For collecting your own up-to-date aerial photos you can mount cameras and GPS sensors to drones or unmanned aerial vehicle (UAV) ages, or by balloon mapping.
An example of balloon mapping
The interactive aerial map below shows an example of balloon mapping. If you are reading this in print, you can view the map at http://archive.publiclaboratory.org/leaflet/?tms=http://mapknitter.org/tms/ne-false-creek/&lon=-123.1058161843&lat=49.2763304549&zoom=17
If you are interested in trying out balloon or kite mapping yourself, you’ll find some do-it-yourself resources at http://publiclab.org/wiki/balloon-mapping.
Existing Spatial Data Sources
Several government and other organizations often make spatial data publicly available in a variety of formats that are relatively easy for the general public to use through the creation of mash-ups. Mash-ups are web pages that take data from two different sources or sets and put them together. Just two examples of mash-ups include taking data from Vancouver open data and overlaying them on a Google maps.
- Vancouver Open Data in file formats compatible with the Web, Google Maps and Google Earth, ArcGIS and QGIS and several other file formats compatible with accessible software systems. http://vancouver.ca/your-government/open-data-catalogue.aspx
- British Columbia Open Data http://www.data.gov.bc.ca/dbc/geographic/index.page?WT.svl=Breadcrumb
- Canada wide data offered by the Canadian government in file formats compatible with QGIS and ArcGIS. http://geogratis.cgdi.gc.ca/
There are far more available online, and they will change rapidly. There is increasing expectation that data should be made publicly available.
When creating maps and interacting with spatial data, ethical considerations are required. It is important to consider what is and is not being represented on a map, and who and who is not being represented in a data set. Geospatial information is inherently sensitive because it is tied to specific locations and people. When building applications that collect or share personal information, it is important to consider whether the people who are being represented know that their information is being used and how it is being used. Privacy of information laws must be considered. (To read more about the ethical implications of mapping, see Crampton, 2010.)
Crampton, J. 2010, Mapping: A Critical Introduction to Cartography and GIS, First edn, Wiley-Blackwell.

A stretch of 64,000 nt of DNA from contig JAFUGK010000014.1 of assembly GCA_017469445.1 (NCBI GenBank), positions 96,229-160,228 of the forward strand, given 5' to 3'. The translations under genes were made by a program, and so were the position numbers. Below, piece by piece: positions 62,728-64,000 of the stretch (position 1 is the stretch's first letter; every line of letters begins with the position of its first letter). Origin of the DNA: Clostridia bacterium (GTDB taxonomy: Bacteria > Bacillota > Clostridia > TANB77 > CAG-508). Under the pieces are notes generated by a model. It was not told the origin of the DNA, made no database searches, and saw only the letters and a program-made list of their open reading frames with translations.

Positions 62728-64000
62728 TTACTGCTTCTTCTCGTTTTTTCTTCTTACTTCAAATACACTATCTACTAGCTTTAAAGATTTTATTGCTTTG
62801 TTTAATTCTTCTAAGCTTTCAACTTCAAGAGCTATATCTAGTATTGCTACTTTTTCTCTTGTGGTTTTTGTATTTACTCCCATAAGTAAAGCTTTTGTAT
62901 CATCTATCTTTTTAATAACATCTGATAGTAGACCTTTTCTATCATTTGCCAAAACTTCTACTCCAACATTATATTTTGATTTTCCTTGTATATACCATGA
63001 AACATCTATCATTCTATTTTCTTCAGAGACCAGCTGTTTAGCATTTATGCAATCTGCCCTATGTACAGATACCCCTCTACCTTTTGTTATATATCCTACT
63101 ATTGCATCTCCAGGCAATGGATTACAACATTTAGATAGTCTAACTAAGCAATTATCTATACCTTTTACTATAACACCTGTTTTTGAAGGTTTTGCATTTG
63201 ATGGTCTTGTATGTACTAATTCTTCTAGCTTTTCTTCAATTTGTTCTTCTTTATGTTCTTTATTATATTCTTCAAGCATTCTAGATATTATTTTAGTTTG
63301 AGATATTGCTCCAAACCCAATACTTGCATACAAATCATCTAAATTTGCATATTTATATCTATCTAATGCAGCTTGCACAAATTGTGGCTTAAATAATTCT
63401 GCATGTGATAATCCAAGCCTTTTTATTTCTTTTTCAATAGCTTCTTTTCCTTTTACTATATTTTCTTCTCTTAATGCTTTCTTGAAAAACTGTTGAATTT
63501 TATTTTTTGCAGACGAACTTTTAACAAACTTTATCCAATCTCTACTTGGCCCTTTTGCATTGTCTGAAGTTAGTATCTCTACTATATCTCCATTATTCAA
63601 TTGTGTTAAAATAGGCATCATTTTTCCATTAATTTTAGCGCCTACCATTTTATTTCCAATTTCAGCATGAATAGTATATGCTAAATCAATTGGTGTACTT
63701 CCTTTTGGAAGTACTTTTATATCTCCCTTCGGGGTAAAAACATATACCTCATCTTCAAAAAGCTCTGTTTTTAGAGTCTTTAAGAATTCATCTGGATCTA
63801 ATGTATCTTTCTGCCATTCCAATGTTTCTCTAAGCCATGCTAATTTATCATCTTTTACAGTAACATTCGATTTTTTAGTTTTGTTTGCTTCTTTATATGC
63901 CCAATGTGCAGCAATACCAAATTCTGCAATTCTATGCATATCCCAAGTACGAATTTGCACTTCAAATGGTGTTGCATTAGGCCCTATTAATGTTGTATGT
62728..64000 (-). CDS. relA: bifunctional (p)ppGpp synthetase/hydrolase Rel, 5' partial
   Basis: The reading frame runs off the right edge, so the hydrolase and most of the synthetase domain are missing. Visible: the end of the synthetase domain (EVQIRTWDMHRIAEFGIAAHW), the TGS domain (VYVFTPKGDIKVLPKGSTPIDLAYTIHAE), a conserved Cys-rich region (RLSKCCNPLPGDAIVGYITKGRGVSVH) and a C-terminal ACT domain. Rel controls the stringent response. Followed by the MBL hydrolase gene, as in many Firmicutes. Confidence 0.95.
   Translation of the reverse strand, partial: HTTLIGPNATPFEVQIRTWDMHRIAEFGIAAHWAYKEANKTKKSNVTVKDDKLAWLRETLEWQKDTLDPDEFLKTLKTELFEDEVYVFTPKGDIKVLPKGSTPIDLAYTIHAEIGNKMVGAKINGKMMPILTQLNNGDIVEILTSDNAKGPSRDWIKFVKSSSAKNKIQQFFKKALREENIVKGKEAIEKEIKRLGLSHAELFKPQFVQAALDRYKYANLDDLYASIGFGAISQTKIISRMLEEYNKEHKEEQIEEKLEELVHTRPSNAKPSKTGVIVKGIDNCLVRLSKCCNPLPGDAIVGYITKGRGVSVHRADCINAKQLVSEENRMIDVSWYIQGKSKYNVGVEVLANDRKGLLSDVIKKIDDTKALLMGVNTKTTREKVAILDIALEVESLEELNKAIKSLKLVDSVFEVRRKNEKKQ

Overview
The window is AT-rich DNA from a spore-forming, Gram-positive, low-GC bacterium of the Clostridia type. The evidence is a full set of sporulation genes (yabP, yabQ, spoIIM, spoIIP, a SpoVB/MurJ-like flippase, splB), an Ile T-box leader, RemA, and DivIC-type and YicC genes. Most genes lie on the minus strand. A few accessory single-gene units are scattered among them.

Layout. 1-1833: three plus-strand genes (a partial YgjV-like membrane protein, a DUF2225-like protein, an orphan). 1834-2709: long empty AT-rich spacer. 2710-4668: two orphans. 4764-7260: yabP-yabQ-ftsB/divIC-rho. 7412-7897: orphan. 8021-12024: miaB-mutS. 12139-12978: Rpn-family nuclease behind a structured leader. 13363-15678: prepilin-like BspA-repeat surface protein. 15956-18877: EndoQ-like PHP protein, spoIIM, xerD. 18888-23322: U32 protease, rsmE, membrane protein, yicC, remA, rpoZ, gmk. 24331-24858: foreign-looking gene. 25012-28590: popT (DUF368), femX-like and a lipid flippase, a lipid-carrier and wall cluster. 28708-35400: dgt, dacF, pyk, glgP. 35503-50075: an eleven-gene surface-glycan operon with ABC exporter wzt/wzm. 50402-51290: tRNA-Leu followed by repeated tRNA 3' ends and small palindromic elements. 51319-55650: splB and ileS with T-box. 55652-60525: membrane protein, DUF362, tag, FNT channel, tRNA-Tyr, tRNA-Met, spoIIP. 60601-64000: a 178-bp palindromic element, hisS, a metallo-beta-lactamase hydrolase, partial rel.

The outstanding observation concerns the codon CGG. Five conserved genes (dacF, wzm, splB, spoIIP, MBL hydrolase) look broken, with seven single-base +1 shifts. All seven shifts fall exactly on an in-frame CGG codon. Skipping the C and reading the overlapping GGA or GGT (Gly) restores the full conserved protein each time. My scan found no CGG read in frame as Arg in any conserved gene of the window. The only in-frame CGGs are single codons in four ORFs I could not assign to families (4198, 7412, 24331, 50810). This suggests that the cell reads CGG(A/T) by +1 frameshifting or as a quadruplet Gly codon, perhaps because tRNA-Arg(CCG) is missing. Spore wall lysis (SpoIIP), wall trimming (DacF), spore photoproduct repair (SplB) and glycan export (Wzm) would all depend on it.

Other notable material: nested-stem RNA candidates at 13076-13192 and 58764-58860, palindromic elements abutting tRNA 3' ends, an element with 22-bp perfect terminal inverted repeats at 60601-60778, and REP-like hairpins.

Dodge, M., McDerby, M. & Turner, M. 2008, Geographic visualization : concepts, tools and applications, Wiley, Chichester, England ; Hoboken, NJ.
Dykes, J., MacEachren, A.M. & Kraak, M.J. 2005, Exploring geovisualization, 1st edn, Elsevier, Amsterdam.
Elwood, S. & Leszczynski, A. 2013, “New spatial media, new knowledge politics”, Transactions of the Institute of British Geographers, vol. 38, no. 4, pp. 544-559.
Gärtner, G., Cartwright, W. & Peterson, M.P. 2007, Location based services and telecartography, Springer, Berlin.
Jiang, B. & Yao, X. 2007, “Location based services and GIS in perspective” in Location based services and telecartography, eds. G. Gärtner, W. Cartwright & M.P. Peterson, Springer, Berlin, pp. 27.
Kraak, M.J. & MacEachren, A.M. 2005, “Geovisualization and GIScience”, Cartography and Geographic Information Science, vol. 32, no. 2, pp. 67-67.
Leszczynski, A. & Wilson, M.W. 2013, “Theorizing the geoweb”, GeoJournal, .
Longley, P., Goodchild, M., Maguire, D. & Rhind, D. 2005, Geographic Information Systems and Science, John Wiley and Sons, England.
MacEachren, A.M. & Kraak, M.J. 2001, “Research challenges in geovisualization”, Cartography and Geographic Information Science, vol. 28, no. 1, pp. 3-12.
Slocum, T., McMaster, R., Kessler, F. & Howard, H. 2009, Thematic cartography and geographic visualization, 3rd edn, Pearson/Prentice Hall, Upper Saddle River, NJ.
Cartography. 2005. Deetz C. H. US. Coast and Geodetic Survey. University Press of the Pacific.
Elements of Cartography. 1995. Robinson. A. H. Morrison J. L. Muehrcke P. C. A. Kimerling. J, Guptill. S. C. Wiley.
Making Maps, Second Edition: A Visual Guide to Map Design for GIS. 2011. Krygier. J. and Wood. D., The Guilford Press.
Thematic Cartography and Geovisualization. 2008. Slocum. T. A. McMaster. R. B. Kessler. F. C. and Howard. H. H., Prentice Hall.
- Modeling the Distribution of Geodia Sponges and Sponge Grounds in the Northwest Atlantic http://www.plosone.org/article/info%3Adoi%2F10.1371%2Fjournal.pone.0082306#pone-0082306-g011 ↵
- Examples of how the government of British Columbia uses remote sensing can be found at http://www.for.gov.bc.ca/hts/rs/ ↵
- Examples of how the government of Canada uses remote sensing can be found at http://www.nrcan.gc.ca/forests/remote-sensing/13429 ↵